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NH's past: Just leave it to Hollywood
At this month's town election, Kingston voters rejected a proposal to spend $150,000 to save the 179-year-old, publicly owned Grace Daley house on Main Street. Rather than spend the money, they voted for demolition. The house is a goner, but its pieces might be given renewed life by a California actor turned preservationist.
Bronson Pinchot, most famous for playing the character Balki in the 1980s TV show "Perfect Strangers" and Serge in the Beverly Hills Cop movies, has a cable TV show in which he salvages pre-1840s buildings. When a fan brought the Grace Daley house to his attention, he contacted the town about using it for his show.
Pinchot carefully disassembles old buildings and reuses their parts. As he said in an interview with the Union Leader last week, "you admire the workmanship and you honor it."
That is something done less and less in New Hampshire. There are numerous examples. To cite only a few, in 2006 Manchester razed its oldest standing firehouse. In 2011, the State Employees Association bought a beautiful Concord home built in 1802 and tore it down. In January, the owners of the Balsams Grand Resort, having no use for one of the original buildings, burned it down.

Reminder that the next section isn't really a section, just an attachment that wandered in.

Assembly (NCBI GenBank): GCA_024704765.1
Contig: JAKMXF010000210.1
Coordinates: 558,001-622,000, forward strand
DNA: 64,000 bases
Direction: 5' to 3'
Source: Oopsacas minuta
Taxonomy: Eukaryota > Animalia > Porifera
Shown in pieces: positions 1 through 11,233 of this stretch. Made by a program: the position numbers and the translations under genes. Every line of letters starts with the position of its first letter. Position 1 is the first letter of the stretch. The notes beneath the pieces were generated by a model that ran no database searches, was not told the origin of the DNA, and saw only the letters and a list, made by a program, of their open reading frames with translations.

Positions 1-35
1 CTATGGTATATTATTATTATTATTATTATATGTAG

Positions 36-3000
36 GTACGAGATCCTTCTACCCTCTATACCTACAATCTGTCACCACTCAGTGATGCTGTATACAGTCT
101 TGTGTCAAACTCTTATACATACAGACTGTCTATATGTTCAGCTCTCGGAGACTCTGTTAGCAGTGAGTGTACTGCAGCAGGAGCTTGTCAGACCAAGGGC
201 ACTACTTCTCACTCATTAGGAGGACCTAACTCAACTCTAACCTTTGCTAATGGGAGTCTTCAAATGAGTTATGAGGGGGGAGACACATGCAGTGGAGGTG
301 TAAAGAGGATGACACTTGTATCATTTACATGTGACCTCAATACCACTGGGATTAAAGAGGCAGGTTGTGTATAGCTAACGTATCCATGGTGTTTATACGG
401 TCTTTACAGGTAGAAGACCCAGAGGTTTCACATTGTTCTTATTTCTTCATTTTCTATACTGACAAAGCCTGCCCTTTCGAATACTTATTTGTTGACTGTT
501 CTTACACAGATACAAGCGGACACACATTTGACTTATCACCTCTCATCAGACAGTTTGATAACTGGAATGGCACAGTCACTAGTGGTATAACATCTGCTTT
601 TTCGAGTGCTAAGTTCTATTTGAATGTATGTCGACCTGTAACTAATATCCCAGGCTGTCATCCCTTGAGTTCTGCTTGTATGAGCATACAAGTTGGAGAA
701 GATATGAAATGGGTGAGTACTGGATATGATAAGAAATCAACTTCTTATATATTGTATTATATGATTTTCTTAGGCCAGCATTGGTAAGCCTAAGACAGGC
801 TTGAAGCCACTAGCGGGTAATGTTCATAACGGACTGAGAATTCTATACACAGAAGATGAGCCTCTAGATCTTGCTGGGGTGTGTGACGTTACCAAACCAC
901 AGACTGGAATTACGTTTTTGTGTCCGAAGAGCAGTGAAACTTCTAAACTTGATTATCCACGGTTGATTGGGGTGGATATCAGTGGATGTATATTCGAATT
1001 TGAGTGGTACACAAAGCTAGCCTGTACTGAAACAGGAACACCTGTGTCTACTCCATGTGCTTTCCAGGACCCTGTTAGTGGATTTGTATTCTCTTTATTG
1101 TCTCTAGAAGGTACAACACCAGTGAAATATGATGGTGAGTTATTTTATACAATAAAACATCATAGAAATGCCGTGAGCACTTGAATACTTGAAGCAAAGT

The attitude expressed by SEA president Diana Lacey in 2011 is more prevalent than it should be. "We're interested in the property. We're not interested in the building," she told Concord's Demolition Review Committee.
Who really is interested in old buildings these days? They're so... old. All that creaky wood and warped glass, those narrow stairwells and drafty doorways. Modern is the way to go. And it is the way New Hampshire is going. Without looking back. Just light the match and walk away, looking ever forward, ever forward.
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Market Basket walkout a future case study
UPDATED: Thousands of Market Basket employees rally; company board issues statement on purchase offer, reaffirms support for new CEOs
Basket case: Saga of a supermarket